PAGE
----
From Wikipedia, the free encyclopedia
Jump to: navigation, search
Taurotragus oryx.jpg
Common Eland
Scientific classification
Kingdom: Animalia
Phylum: Chordata
Class: Mammalia
Order: Artiodactyla
Family: Bovidae
Subfamily: Bovinae
Tribe: Strepsicerotini

See text

Where the Boselaphini and Bovini are mostly Asian, members of the Strepsicerotini tribe, the spiral-horned antelopes, are found only on the continent of Africa. This group tends to large size, a lighter build, longer necks and considerable sexual dimorphism. Eight of the 10 species are of conservation concern, being classified as lower-risk, conservation dependent, the remaining two, the Common Eland and the Giant Eland are secure.

The above is considered the traditional taxonomy for the spiral-horned antelope group, but recently the relationships between the various species has changed somewhat. The Lesser Kudu is now considered the most basal member of the group followed by the Nyala, then the Greater Kudu, both species of Eland, and all other groups of Spiral-Horned Antelope group together. This has led to a change in taxonomy for several of the members of the group. Assuming that the Elands (Taurotragus) are a separate genus, which most biologists seem to agree on, then all the more basal members of the group are deserving of their own genus. What was considered two genera is now considered five.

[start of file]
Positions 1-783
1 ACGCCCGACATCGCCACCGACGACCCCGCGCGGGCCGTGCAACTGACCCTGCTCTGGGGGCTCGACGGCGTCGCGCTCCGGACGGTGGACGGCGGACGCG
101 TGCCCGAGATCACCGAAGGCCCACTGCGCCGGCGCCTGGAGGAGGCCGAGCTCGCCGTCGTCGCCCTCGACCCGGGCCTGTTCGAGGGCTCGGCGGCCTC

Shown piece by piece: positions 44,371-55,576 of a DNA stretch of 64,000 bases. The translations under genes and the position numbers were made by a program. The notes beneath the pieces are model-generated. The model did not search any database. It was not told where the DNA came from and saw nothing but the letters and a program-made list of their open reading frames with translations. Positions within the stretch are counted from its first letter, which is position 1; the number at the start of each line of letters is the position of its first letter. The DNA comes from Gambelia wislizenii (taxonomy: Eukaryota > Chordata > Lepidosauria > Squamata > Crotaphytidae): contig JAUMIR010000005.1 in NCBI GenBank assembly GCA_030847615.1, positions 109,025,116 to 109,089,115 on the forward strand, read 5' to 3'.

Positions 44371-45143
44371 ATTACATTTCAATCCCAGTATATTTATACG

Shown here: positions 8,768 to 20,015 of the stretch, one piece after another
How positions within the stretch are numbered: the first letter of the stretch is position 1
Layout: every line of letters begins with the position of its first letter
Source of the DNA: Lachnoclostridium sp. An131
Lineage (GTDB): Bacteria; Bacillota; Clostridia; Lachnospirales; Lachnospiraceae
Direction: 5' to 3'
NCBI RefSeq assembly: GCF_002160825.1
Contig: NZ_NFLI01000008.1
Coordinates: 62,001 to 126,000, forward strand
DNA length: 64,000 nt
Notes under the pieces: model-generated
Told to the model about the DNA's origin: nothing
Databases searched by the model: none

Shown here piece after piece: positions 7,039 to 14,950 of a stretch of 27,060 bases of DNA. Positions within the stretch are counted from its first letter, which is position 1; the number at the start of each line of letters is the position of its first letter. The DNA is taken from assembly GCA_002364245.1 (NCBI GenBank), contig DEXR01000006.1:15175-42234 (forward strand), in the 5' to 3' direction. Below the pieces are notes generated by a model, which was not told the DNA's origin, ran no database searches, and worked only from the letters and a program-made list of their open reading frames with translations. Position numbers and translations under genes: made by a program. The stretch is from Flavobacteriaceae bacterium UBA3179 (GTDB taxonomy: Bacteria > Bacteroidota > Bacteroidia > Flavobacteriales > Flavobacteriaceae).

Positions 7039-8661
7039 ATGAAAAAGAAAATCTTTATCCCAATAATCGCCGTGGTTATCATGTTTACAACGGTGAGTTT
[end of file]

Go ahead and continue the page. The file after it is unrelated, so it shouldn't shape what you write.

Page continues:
Further, many of these new genera might have multiple species (i.e. Ammelaphus imberbis and Ammelaphus australis). [1] [2]

1. The Evolution of Artiodactyls by Donald R. Prothero and Scott E. Foss 2. Ungulate Taxonomy by Peter Grubb and Colin Groves